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Arrows for Compound Archery: Easton Taper T64 FMJ Field Test

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Easton’s latest FMJ incarnation promises stealth and accuracy. And it’s got the price tag to prove it.

Few arrows have won the hearts and minds of bowhunters like Easton’s Full Metal Jacket line. Some say it’s the branding. Others note the shaft’s racy look. Not me.

I credit Easton innovation, a carbon core wrapped in a 7075-aluminum jacket, and various spine sizes and GPI (grains per inch) ratings in 4mm, 5mm, and 6mm offerings. And I credit downrange accuracy and undeniable penetration.

Arrows don’t become quiver-fillers because of sexy looks or marketing jargon. Arrows become quiver-fillers when they perform perfectly shot after shot. The FMJ line fills quivers — lots of quivers.

Not one to rest on its successes, Easton once again raises the bar for arrows. Enter the latest member of the FMJ family: the Taper T64.

The Gist

The idea behind this shaft was simple: increase FOC (front of center), boost downrange performance, and increase penetration. How did Easton accomplish this? The Taper T64 starts at the insert end with a 6mm diameter and tapers to a diameter of 4 mm at the nock end.

This design increases FOC by nearly 30%, which leads to increased downrange consistency. The taper from 6 to 4 mm also reduces friction because the narrower shaft can track behind the 6mm insert end as it passes through the target. This results in maximum penetration and more pass-throughs on big game.

Building ‘Em Out


These shafts are sexy, and you can easily see the taper. There are lots of questions floating around about how to cut these shafts so as not to affect the taper. It’s easy. Easton has provided a Max Cut line, located in the 6mm section of the shaft. Cut your arrows in front of this line, and you’re good. Cut behind the line, and you’ll have issues.

The shafts are available as bare shafts and can be purchased only through authorized Easton retailers. If you don’t have an arrow saw, be sure to have your pro shop cut them down to size for you.

Those of you familiar with building 4mm and 5mm FMJ shafts will have a bit of a surprise. The Taper T64 shafts come with no grinding stone or HIT (hidden insert technology) tool. That’s because the inserts are RPS (replaceable point system) style.

In short, they’re basic Easton inserts that don’t hide up inside the shaft. After cleaning the carbon with a Q-tip, apply your insert glue of choice and twist and turn the insert — being sure to spread glue across the shaft’s inner diameter — until it seats up against the shaft. My finished arrow length with inserts was just a tick under 29 1/16 inches.

I’m a big fan of arrow wraps. They help me track my arrow in flight and locate it after a hit on an animal. I wrapped my arrows with 1-inch Bohning Blazer Wraps and fletched them on a Bitzenburger jig. My vane of choice was Bohning’s 2-inch Blazer Vane. The finished arrow weight with an attached 100-grain point was 514.8 grains.

Close Range


Even inside a pro shop where sound tends to reverberate off the walls, the Taper T64 added an element of hush to my bow. I appreciated that. My first mission was to make sure the arrow worked well with my Prime Logic CT5. It did.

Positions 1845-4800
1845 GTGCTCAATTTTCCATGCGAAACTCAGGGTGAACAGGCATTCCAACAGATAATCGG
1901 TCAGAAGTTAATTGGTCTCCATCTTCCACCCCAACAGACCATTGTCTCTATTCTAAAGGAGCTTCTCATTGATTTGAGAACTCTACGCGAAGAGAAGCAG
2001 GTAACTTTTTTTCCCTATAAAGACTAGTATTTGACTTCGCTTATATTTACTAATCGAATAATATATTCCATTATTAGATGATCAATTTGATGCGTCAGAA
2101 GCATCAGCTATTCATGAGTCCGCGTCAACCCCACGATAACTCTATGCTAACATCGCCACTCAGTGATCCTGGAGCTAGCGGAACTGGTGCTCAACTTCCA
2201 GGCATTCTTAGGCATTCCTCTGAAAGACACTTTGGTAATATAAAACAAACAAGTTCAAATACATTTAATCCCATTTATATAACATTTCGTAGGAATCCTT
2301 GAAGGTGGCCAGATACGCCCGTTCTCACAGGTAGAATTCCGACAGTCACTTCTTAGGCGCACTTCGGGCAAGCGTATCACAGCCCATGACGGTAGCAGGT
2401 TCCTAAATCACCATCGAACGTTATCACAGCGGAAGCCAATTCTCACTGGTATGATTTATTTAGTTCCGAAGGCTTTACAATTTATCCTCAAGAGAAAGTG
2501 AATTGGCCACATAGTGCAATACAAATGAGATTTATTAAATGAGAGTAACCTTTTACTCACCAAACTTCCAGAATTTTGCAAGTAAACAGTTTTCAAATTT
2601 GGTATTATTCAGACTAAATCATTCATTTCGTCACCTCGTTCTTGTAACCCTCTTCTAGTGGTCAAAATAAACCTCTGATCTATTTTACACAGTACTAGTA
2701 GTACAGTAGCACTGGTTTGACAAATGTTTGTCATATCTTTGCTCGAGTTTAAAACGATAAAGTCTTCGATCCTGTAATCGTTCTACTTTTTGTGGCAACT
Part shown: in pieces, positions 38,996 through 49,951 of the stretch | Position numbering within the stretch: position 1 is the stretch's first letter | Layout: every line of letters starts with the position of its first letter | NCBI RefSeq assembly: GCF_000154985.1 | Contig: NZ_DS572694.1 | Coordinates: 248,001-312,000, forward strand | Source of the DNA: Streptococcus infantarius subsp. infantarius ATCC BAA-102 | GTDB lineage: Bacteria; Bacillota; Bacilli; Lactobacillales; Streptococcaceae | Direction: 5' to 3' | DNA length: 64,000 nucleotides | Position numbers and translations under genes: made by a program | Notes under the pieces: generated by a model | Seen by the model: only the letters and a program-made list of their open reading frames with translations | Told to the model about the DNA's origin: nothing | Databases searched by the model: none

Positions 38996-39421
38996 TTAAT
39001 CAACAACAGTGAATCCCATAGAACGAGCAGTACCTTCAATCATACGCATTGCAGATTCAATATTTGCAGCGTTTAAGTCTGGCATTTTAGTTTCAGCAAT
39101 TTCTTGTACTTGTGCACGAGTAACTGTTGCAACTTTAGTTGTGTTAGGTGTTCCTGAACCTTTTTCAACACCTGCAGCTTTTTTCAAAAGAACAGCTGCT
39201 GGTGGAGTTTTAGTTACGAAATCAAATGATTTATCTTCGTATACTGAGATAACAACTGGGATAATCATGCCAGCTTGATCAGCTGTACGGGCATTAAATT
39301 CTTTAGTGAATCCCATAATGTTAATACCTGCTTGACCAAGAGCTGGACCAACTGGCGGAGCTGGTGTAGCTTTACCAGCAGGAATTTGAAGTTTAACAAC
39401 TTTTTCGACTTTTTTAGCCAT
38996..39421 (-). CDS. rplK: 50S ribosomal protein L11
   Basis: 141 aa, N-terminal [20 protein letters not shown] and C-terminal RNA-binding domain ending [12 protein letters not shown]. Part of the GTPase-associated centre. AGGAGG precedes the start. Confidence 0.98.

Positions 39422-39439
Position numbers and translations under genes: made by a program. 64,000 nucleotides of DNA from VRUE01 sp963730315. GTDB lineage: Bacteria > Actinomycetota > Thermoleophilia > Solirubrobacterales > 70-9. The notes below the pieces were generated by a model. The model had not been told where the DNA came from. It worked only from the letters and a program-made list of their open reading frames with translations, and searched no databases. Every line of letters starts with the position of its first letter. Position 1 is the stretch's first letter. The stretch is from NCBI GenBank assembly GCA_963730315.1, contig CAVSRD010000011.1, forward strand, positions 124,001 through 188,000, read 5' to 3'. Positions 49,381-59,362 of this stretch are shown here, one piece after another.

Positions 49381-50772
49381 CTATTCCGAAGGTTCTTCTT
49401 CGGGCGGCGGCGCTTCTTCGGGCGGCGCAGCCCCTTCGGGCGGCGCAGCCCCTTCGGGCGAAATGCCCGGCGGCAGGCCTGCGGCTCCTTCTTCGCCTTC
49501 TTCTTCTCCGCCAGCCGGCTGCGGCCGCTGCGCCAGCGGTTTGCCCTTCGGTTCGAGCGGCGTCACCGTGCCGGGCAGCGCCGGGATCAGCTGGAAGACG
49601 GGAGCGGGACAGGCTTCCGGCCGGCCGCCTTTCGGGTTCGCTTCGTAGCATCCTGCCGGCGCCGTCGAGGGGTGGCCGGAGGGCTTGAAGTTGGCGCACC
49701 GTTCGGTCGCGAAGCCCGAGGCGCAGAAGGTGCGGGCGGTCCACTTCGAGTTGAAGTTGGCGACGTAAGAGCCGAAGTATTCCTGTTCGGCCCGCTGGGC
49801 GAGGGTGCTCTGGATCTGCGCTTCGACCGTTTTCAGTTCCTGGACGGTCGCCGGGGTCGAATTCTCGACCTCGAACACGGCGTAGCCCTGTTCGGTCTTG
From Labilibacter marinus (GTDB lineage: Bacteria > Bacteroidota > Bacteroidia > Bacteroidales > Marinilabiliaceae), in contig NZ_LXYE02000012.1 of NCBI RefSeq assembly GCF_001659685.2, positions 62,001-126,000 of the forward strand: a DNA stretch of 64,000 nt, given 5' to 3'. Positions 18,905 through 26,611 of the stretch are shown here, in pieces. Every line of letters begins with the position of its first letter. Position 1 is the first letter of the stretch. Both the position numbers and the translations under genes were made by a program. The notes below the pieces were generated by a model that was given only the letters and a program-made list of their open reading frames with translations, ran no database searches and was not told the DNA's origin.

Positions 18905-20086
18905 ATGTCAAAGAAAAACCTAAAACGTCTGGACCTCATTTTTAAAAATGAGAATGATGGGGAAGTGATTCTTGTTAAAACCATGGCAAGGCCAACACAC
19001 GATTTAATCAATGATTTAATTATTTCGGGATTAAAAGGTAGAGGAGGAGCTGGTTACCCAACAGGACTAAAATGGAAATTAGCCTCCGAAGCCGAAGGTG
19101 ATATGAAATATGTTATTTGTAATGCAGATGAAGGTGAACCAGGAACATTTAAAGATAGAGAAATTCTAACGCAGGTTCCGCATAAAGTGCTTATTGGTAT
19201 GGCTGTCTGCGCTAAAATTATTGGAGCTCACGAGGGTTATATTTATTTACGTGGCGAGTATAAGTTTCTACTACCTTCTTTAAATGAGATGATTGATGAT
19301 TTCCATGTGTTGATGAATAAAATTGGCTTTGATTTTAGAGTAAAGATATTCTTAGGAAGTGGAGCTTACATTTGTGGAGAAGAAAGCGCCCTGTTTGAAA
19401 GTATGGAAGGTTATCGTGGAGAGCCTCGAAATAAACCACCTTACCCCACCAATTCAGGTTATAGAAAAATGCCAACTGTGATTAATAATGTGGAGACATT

Paper tuning took less than 3 minutes. At a distance of 20 yards, I stacked a bare shaft and a pair of fletched shafts inside a 1-inch dot. I couldn’t wait to get the shaft outside and stretch its legs.

The arrow’s speed was surprising. I expected a much slower fps rating than 264 fps. This was a four-shot speed average. Three of the four were duplicate 264 fps readouts, and the other showed 265. My Logic CT5 was set at 70.1 pounds with a draw length of 29 inches.

This combo produced a kinetic energy rating of 79.53 foot-pounds. That’s enough energy to tackle moose and grizzly bear. You can almost feel the wallop when the arrow impacts foam.

Target Practice

I’ve spent time — a lot of time — shooting Easton’s 4mm, 5mm, and 6mm FMJs. They are amazing shafts. The Taper T64 is equally amazing. This projectile proved to be a downrange tack driver. My offhand groups from 20 to 100 yards were incredible. I shot three-arrow groups fitted with field points, mechanical heads, and fixed-blade heads at each distance.

Typical accuracy at the longer 60 to 100 ranges were sub-4 inches. That’s taking an average of all head styles. This arrow steers whatever you want to screw into it. Of course, like the rest of the FMJ line, the Taper T64 pulls effortlessly from foam targets.

I did shoot the Taper T64 through my Hooter Shooter. The results were what you’d expect — same-hole accuracy regardless of distance. Tip: If you own a Hooter Shooter or go to your pro shop and test your arrows through one, don’t shoot groups. This is especially important if you’re shooting fixed-blade broadheads. You’ll end up with lots of damaged shafts.

For fun, I shot a 10 target 3D score. The closest shot I took was from 58 yards, and the farthest was 82. Out of a possible 100, I shot a 98: one 12-ring, seven 10-rings, and two eight-rings.

The shafts were even quieter outside. I set up a high-definition microphone downrange and compared the noise level of the Taper T64 with three other popular carbon shafts. The readings don’t lie: The Taper T64 was considerably quieter.

Performance Worth the Price?


At $300 per dozen, these shafts do cut into the pocketbook. Yes, Easton knows this. The company’s goal with the Taper T64 was to provide a premium product for bowhunters seeking next-level arrow performance. Easton wanted to add a lethal new member to the FMJ line.

Whether these arrows are worth the price is up to you. I will say that my testing proved them to be Easton’s best FMJ incarnation to date, and I can’t find a single negative thing to say about them.

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